GENEVA (AP) — The World Health Organization (WHO) is setting a higher bar for policymakers and the public in its first update to its air quality guidelines in 15 years.
The U.N. agency says the harmful health effects of air pollution kick in at lower levels than it previously thought.
WHO released its revised guidelines on Wednesday as climate change is a leading topic at the U.N. General Assembly in New York.
Since the last update, better monitoring and science has cleared up the global picture about the effects of six air pollutants on human health.
The agency says 90% of the world’s people already live in areas with at least one particularly harmful type of pollutant.
Every year, the WHO says exposure to air pollution is estimated to cause millions of deaths and the loss of healthy years of life.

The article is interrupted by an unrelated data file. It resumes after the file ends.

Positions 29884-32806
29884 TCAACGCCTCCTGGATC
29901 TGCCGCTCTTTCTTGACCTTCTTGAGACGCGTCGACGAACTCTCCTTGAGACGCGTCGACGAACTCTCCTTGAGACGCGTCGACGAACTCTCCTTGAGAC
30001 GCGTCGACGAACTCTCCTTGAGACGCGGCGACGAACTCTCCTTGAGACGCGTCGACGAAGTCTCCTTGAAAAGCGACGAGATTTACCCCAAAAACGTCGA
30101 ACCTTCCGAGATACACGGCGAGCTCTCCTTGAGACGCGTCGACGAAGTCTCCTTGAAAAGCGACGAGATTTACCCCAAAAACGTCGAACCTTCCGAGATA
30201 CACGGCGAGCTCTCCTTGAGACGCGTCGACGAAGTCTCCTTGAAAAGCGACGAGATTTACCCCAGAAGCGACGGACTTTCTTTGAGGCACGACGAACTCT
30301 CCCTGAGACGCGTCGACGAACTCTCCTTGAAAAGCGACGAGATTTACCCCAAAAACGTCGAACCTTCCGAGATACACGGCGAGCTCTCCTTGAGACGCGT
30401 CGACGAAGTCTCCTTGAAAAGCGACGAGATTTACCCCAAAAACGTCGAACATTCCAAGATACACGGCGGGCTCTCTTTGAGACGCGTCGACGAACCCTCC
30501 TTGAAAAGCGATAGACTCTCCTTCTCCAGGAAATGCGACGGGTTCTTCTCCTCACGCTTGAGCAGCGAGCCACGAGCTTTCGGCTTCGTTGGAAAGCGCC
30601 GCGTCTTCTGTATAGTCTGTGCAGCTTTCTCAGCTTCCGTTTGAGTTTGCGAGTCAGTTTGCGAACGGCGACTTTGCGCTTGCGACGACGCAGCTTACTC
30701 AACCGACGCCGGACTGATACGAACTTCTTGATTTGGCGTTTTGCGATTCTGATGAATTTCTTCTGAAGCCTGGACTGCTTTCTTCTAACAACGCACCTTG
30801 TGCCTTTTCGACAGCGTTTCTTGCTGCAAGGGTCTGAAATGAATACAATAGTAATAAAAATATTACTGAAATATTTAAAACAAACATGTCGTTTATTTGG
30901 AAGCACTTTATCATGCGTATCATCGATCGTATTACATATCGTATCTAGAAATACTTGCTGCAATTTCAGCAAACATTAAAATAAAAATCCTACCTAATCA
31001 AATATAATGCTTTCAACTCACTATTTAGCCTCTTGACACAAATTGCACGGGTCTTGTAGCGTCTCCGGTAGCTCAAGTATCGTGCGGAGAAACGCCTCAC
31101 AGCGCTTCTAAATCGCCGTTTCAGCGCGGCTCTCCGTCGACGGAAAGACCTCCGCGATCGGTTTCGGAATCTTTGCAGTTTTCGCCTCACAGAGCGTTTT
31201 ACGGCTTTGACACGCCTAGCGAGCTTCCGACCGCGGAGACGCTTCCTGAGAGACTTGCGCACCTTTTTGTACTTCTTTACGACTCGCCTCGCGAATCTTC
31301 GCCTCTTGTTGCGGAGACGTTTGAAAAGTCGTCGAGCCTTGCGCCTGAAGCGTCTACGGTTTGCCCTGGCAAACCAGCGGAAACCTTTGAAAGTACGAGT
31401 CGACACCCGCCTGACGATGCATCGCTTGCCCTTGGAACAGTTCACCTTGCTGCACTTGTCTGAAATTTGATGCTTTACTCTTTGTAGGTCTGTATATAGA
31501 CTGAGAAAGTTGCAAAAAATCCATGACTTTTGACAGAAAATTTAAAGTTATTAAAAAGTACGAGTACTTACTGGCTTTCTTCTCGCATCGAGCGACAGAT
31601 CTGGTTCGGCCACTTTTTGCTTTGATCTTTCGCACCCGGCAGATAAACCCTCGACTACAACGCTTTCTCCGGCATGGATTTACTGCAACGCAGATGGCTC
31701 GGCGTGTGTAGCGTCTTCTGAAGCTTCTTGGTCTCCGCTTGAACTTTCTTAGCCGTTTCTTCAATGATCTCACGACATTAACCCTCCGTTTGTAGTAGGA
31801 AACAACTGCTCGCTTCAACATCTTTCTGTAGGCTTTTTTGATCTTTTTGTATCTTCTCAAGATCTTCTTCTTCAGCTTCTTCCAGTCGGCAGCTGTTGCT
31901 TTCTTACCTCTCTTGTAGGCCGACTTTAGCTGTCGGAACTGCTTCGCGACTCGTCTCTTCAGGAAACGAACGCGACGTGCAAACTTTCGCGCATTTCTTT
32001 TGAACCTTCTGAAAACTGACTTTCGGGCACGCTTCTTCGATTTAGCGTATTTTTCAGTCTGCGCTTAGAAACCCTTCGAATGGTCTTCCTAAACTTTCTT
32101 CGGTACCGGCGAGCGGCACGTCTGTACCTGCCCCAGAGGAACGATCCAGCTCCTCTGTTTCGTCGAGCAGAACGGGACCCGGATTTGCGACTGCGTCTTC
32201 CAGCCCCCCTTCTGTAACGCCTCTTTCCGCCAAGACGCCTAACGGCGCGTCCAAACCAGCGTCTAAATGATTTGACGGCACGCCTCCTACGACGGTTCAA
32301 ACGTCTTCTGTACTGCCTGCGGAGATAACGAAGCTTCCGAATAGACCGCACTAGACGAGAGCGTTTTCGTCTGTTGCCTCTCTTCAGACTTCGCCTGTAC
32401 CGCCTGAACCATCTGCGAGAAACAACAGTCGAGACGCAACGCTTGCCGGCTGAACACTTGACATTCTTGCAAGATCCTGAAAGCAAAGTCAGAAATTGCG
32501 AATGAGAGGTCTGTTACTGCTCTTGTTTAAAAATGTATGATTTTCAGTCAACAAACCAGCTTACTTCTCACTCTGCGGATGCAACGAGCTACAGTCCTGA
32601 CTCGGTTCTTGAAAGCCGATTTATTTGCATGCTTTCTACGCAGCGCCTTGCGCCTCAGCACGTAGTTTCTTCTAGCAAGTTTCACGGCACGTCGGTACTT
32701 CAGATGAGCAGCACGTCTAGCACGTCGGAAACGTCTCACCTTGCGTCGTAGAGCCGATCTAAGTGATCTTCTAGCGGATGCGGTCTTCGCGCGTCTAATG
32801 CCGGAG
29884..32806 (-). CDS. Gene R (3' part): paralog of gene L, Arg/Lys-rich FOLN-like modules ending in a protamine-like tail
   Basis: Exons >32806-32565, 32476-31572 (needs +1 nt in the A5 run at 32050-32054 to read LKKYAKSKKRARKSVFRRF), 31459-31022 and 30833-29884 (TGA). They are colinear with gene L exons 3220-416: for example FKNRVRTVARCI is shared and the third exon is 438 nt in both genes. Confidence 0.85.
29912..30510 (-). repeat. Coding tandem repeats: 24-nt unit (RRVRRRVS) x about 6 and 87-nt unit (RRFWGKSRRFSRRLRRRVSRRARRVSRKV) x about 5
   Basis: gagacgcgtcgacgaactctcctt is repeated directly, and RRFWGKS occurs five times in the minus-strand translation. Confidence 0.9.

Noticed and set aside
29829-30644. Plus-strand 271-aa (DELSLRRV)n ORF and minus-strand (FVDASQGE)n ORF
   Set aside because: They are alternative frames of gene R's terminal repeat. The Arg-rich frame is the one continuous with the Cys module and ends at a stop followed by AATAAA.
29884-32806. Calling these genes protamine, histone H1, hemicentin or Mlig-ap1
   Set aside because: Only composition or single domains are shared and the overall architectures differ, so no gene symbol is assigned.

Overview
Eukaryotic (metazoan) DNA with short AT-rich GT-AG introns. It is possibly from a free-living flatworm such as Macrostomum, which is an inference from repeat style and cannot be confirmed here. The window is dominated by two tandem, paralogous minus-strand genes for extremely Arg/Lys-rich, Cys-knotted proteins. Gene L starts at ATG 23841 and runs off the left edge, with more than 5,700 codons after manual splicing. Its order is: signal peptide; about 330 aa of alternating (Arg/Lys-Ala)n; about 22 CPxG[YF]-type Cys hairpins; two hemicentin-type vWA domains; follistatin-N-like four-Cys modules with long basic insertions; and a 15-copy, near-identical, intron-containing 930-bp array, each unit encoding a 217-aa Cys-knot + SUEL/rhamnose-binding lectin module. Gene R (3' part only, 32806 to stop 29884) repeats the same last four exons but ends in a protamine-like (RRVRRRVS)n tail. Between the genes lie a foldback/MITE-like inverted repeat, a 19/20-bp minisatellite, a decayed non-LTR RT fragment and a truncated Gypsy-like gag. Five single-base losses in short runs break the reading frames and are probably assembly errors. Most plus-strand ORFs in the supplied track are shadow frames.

“The burden of disease attributable to air pollution is now estimated to be on a par with other major global health risks such as unhealthy diets and tobacco smoking,” said the WHO.
In 2015, the World Health Assembly adopted a landmark resolution on air quality and health, recognizing air pollution as a risk factor for non-communicable diseases such as ischaemic heart disease, stroke, chronic obstructive pulmonary disease, asthma and cancer, and the economic toll they take, according to the WHO.
“The global nature of the challenge calls for an enhanced global response,” said the WHO.